Di Matteo keeps his head after West Bromwich soar to new high

West Bromwich Albion 2 Fulham 1

Much could go wrong for West Bromwich Albion between now and next May but, as an appreciative audience – the biggest in almost two years – streamed away from the Hawthorns on Saturday, chairman Jeremy Peace may have allowed himself at least a brief moment of self-congratulation.

It would stem from the recollection that his decision to appoint Roberto di Matteo as manager 15 months ago was a gamble, even by his own admission.

Despite the temptation to play safe after three relegations in seven yoyo seasons, Peace rejected the credentials of Preston's Alan Irvine and convinced his directors that the Swiss-Italian's lack of experience should not count against him.

So far, he seems justified in having done so. West Brom, promoted again from the Championship after Di Matteo's first season, climbed to fourth place in the top flight as a result of Saturday's victory, their highest position in 28 years since seven wins from the first 11 matches of the 1982-83 season lifted them to second. Moreover, his gross transfer outlay is less than £10m.

Di Matteo is already too wise to indulge in fantasy and will not speculate on whether Albion's good start is sustainable. "How long can we keep the run going? I've absolutely no idea," he said.

But he is helping Peace bolster the proposition that a club of limited resources need not see crude pragmatism as the only route to survival in the Premier League. Rejecting such an approach failed under Tony Mowbray but Di Matteo's side still tries to play football that is pleasing to the eye – with a measure of resilience to go with it.

What will have pleased the manager most on Saturday was that while his side's willingness to attack, which is central to his philosophy, created eight or nine chances, they made so few mistakes that Fulham barely had one.

Going forward, they had pace and energy, exemplified in particular by the box-to-box play of Youssouf Mulumbu and Jerome Thomas's working of the left flank. At the back, meanwhile, Gabriel Tamas and Jonas Olsson, were proficient in the air and on the ground. There was always good cover, too, from Mulumbu, James Morrison and Paul Scharner.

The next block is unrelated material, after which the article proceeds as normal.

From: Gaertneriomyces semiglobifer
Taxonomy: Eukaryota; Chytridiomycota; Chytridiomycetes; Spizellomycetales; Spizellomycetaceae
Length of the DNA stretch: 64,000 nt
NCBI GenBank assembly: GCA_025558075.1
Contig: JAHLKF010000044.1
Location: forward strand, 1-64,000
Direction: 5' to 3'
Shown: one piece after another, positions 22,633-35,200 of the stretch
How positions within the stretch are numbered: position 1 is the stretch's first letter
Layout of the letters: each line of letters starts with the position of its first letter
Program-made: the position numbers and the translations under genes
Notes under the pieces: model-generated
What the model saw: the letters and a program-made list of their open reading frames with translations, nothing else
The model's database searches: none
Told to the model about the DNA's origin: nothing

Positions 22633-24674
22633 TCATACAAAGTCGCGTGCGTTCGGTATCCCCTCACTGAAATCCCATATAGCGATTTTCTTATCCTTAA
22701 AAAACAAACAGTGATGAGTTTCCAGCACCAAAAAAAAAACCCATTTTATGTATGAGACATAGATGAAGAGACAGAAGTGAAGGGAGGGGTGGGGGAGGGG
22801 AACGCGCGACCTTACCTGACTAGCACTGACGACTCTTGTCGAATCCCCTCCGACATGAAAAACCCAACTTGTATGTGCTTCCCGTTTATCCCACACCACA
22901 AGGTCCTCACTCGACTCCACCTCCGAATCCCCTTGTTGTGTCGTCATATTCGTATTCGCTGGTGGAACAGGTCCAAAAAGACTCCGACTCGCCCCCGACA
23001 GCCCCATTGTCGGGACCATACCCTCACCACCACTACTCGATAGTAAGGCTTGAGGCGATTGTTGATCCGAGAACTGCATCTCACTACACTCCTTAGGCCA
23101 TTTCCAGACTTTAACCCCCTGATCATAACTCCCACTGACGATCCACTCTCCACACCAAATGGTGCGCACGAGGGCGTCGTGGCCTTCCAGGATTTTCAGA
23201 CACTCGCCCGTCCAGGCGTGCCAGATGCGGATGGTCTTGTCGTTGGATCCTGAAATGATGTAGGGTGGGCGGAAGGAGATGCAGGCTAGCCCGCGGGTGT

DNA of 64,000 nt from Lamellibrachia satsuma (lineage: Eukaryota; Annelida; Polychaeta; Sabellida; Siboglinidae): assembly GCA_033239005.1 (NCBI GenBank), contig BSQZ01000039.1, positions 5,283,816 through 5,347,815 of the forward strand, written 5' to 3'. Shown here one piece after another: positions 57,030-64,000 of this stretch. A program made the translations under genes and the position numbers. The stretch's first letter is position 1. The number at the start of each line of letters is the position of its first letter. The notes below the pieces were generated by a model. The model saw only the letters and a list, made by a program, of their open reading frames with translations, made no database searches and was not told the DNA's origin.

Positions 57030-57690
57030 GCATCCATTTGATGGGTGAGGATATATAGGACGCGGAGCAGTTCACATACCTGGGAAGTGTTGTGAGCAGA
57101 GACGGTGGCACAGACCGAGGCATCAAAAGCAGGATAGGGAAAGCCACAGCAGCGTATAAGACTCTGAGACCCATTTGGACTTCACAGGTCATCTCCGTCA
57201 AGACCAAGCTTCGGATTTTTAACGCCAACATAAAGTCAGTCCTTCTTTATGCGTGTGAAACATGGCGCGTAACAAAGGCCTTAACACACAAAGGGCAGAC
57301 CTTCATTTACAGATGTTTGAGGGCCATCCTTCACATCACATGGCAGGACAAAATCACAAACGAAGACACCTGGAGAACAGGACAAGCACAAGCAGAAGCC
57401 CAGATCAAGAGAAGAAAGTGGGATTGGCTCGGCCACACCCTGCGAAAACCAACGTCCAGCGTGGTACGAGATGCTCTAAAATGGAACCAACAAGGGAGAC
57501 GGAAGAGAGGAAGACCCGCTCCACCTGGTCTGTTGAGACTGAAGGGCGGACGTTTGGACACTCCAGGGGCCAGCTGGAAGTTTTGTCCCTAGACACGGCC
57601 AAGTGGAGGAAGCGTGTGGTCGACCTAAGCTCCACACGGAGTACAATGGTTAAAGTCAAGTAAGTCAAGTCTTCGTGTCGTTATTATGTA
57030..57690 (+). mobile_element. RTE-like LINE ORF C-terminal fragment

It was Chris Brunt who caught the eye most, however. The Northern Ireland international has always had a potent left foot but has added something else under Di Matteo. "He has matured a lot and become a tremendous asset. Every week he gives you eight out of 10," the manager said.

After a shot from Zoltan Gera, a former Hawthorns favourite, had freakishly given Fulham the lead after bouncing off a post and in off Scott Carson's body, Brunt was central to both Albion's comeback goals, supplying the pass from which Mulumbu equalised and releasing Thomas to make the cut-back from which Marc-Antoine Fortune put them in front.

Fulham manager Mark Hughes, adding to the debate over "active" and "inactive" players in offside positions, suggested neither goal should have counted but did not appear to begrudge his former Chelsea team-mate the victory, even though it extended Fulham's dismal away form to 23 games without a win. "Roberto is a good guy with a lot of ideas and seems to be doing an excellent job here," Hughes said.

Arts and Entertainment
The Doctor and Clara have their first real heart to heart since he regenerated in 'Deep Breath'
TV
News
people
Life and Style
Apple showed no sign of losing its talent for product launches with the new, slightly larger iPhone 6 making headlines
techSecurity breaches and overhyped start-ups dominated a year in which very little changed (save the size of your phone)
News
The official police photograph of Dustin Diamond taken after he was arrested in Wisconsin